Guilty Belief


Every day it seems, some con in America is released from prison after DNA shows they’re innocent of their crime.

There’s the righteous indignation from the public. He should never have to work for a day in his life. He should sue the hell out of that prosecutor. How the hell did he get convicted? America’s justice system is broken.

It happens. More often than it should. There’s a murder, a rape or a robbery. They lift some kid off the street. There’s no physical evidence but enough circumstances. The kid has the wrong background. He’s the wrong race. He has the wrong friends. He has a bad lawyer. Before you know it, a jury is having a hard time believing his story and puts him in the pen.

What always bothers me is after they’re released. Sometimes, the prosecutors just refuse to believe that they were wrong. There’s the Norfolk Four. Several sailors are convicted of raping and killing a woman. None of their DNA is found on the victim or at the scene. They gave false confessions thanks to one hell of a pushy investigator. (The investigator was later convicted himself of extortion and lying to the FBI).

Did the four poor sailors get exonerated? Partially. The governor released them but their convictions still stand. They are free but are considered sex offenders.

It all happened because one of the sailors cracked under a crooked investigator’s interrogation and named several other men who also did the same thing.

Eventually a DNA match was made to another man. When he was charged, the murderer told police he did it alone.

If you listen to the prosecutors and the investigators though, the four sailors are still guilty.

When I covered the courts for a newspaper, there were many times when I felt a defendant was unfairly charged. I never thought any of them were innocent, I just felt there were some murder cases that should have been manslaughter. There were also some sex assaults that were based solely on a victim’s testimony.

As I covered the cases, I’d often talk to the prosecutors and cops about the lack of evidence or the possible misapplication of charges. Not one of them ever showed a hint of hesitancy. They all believed fully that they were pursuing the right charge against the right man.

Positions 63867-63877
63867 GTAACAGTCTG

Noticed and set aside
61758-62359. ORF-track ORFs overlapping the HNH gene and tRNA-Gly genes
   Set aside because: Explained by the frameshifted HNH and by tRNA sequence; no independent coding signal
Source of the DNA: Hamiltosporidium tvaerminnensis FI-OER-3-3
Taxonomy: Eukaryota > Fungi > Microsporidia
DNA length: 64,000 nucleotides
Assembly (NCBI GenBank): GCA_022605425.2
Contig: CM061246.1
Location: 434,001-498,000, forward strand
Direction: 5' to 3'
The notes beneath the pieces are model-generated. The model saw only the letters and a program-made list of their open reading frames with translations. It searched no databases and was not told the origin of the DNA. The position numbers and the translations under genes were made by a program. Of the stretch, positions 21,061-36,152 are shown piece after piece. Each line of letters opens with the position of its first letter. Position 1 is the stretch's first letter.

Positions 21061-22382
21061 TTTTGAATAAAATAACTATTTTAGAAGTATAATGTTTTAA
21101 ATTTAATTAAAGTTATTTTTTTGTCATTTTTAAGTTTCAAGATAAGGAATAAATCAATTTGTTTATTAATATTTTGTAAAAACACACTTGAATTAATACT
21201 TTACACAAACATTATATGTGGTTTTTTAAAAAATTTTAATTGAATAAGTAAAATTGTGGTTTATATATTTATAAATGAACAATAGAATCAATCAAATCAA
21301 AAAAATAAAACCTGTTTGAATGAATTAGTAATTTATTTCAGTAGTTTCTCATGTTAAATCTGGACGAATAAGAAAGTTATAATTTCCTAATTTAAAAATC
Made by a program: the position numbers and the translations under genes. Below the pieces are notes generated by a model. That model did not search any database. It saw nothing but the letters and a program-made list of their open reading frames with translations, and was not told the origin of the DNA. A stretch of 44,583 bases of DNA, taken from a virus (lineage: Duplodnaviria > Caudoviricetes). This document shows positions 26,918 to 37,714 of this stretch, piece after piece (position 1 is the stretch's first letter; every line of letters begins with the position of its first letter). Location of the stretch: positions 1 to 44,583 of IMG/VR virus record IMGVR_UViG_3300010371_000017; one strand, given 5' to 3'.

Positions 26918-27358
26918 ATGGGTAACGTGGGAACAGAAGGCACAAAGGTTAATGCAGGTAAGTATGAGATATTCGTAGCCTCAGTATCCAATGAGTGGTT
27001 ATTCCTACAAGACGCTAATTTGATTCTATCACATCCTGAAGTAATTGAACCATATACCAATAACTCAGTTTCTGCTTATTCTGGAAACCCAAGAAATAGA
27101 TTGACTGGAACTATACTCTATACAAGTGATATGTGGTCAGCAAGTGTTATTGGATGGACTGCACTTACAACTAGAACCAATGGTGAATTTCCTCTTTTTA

It took me a long time but I eventually learned something: they had to believe it.

Being in law enforcement is a tremendous responsibility. Lives are literally in your hands every day- the lives of the victims, the suspects and their families.

Most cases, despite what you see in the media, are very cut and dried. Investigators are good at what they do and 99.99999 percent of the time they’re right. The problem is that .00001 percent of the time when they’re wrong. Even when it’s later proved they have the wrong guy, they still can’t get it out of their head that they were off base.

They have to believe it though. If they can’t believe in their ability, their skills and their evidence, how can they expect a jury to buy it? It’s an issue of commitment I guess.

Is there a way to fix it? I don’t know. I’m just an observer who’s never been arrested, charged, victimized or processed in any capacity by the criminal justice system.

All I know is there are people in prison who shouldn’t be and it’s largely because of belief and not evidence.

1 Comment

  1. Do you really think it’s 99.9999 percent of the time? I’d argue that it’s 100% of the time, through their own eyes, at least.

    I’m not exactly sure that prosecutors really give a shit about whether justice has been served or not. Justice is too abstract a notion in the mind of a lawyer. Lawyers and all legal practitioners aren’t moral agents, they’re business people. Looking to do their job to the best of their ability, without thinking twice about what they’re actually doing.

    I know this because I’m omniscient, and thus am capable of identifying everything happening within the minds of all law persons. Granted, attempted funnies aside, I would assume that this is very much the rule, and any exceptions would be few and far between. Because as you (indirectly) said, if they don’t believe in what they’re doing, they’d struggle sleeping at night. And, as statistics show, it seems insomnia is rampant in the legal industry.

    Nice article, btw. Was a pleasure to read.

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